Good luck.

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« Reply #5 on: 23/01/2018, 08:06 PM »
A local cafe recently fitted out
Started off with a Slayer
A few months later they installed an LM - FB80

It was also replaced at around 12 months
Haven’t been in recently to see what machine is installed now

So this post may confirm Atilio’s contribution

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« Reply #6 on: 01/02/2018, 02:19 PM »
Hi all!

As per usual Jeff is bang on the money - I personally would not be laying down top dollar who top of the range equipment unless the existing turnover of the cafe warranted it and you had the funds to pay for it outright

Other silverchef is your friend and you are better off taking out a 12 month contract which you can pay  off weekly, and then replace the equipment new for old with a new contract at the end of those 12 months

Also worth considering is whether you need a 3 group machine in the first place coz unless you're turning over say 30 plus kg of coffee per week already then there's no real need for more than 2 groups plus you get plenty of bang for your buck in the two group price bracket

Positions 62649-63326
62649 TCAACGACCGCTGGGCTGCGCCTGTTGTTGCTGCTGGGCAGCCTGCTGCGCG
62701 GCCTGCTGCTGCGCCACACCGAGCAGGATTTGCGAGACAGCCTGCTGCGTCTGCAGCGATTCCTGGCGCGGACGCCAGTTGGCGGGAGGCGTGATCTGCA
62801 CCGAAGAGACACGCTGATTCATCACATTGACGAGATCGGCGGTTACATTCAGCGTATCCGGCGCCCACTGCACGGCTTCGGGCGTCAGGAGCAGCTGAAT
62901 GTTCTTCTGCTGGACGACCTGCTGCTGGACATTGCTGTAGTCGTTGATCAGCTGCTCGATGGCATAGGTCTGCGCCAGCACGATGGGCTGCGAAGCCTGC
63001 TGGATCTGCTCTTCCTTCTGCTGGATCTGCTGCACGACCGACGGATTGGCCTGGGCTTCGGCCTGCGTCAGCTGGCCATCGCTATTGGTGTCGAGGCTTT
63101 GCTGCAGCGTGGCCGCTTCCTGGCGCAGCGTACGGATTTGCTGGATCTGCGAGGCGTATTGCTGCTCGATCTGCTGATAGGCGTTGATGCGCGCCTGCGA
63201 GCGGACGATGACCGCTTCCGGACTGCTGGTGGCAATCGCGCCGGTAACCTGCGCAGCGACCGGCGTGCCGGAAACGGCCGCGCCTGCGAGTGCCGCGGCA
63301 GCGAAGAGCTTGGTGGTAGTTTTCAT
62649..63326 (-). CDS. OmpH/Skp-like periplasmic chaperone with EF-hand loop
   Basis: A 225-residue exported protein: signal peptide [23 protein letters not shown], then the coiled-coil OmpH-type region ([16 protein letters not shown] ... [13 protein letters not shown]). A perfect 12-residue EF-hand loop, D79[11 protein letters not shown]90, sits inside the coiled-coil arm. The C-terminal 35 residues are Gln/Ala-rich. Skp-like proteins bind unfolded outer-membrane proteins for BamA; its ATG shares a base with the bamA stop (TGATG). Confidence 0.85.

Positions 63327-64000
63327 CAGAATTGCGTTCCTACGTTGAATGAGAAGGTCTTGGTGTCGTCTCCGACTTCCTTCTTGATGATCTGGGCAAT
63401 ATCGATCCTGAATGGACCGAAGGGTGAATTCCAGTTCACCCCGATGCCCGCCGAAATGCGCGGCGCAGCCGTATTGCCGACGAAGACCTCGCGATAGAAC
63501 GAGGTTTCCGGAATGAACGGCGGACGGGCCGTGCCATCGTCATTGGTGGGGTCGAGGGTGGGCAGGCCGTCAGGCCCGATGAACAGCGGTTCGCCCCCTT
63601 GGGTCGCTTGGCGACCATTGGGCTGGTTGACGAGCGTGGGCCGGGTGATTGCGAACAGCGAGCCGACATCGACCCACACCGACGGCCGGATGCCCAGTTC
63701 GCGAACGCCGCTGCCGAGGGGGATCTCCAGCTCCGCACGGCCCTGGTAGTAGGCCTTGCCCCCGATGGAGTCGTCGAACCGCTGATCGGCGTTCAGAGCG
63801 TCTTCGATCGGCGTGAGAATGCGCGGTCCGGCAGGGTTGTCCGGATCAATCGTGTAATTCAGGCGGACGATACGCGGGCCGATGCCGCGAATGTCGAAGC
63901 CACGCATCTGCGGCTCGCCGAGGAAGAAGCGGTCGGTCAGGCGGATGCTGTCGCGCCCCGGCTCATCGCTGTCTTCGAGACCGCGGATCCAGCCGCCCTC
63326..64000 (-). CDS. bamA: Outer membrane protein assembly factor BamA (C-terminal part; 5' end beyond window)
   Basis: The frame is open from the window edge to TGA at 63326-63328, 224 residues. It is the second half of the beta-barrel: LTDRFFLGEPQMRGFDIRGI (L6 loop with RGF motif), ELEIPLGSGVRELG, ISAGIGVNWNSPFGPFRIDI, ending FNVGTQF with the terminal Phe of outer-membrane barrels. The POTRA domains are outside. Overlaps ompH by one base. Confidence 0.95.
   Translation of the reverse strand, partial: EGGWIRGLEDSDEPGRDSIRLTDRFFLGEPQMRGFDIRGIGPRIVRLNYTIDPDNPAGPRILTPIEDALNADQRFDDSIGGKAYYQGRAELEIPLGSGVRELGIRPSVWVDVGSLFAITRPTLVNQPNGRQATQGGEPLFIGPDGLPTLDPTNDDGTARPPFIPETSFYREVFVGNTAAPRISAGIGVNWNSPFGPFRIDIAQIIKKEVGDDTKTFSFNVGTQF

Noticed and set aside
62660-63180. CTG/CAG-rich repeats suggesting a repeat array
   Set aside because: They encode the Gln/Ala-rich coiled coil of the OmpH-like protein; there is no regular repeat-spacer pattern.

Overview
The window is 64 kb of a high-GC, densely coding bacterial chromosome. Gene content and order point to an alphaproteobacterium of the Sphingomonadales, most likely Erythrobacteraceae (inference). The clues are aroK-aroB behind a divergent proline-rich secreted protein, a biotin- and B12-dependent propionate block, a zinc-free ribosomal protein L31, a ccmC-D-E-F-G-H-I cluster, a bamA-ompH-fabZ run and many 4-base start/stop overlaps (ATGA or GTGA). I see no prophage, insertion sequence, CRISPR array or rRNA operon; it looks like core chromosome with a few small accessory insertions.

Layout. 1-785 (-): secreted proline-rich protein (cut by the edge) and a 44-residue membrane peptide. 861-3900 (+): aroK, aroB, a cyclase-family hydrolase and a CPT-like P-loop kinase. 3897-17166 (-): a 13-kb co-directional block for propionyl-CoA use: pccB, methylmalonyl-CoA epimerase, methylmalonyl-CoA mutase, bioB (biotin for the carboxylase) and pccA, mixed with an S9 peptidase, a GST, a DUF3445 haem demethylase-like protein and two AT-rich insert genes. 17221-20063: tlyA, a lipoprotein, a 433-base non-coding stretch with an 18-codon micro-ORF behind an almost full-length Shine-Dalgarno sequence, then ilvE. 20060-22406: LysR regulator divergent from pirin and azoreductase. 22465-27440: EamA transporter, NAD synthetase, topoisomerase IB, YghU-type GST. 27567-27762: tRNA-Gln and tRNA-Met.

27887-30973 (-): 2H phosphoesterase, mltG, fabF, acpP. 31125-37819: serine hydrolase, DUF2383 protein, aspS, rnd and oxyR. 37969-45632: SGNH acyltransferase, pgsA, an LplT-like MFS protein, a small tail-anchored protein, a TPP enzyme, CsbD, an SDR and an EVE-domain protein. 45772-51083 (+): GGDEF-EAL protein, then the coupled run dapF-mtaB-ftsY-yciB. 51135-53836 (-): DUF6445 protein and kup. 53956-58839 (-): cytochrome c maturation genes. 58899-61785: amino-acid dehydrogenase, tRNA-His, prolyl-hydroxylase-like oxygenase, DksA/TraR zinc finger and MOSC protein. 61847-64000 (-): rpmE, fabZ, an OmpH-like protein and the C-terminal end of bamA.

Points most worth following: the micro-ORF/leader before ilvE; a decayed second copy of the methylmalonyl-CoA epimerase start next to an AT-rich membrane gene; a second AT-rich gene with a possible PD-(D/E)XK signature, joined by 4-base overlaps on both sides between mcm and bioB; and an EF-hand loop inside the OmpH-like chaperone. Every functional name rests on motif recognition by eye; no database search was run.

I also recall a rule of thumb that says whatever you spend on your coffee machine you should be spending about half that on coffee grinders which are easily as important as the coffee machine itself

No point having a top of the range machine and only one coffee grinder for you want to run with single origins and decaf as well

So why risk your friends capital on a top of the range investment with no guaranteed return?

For multiple money I'd rather silver chef it or start of with A BFC Synchro which are lovely machines (I used to own one and donated it to a former contributor to this forum who now roasts his own coffee down the coast somewhere)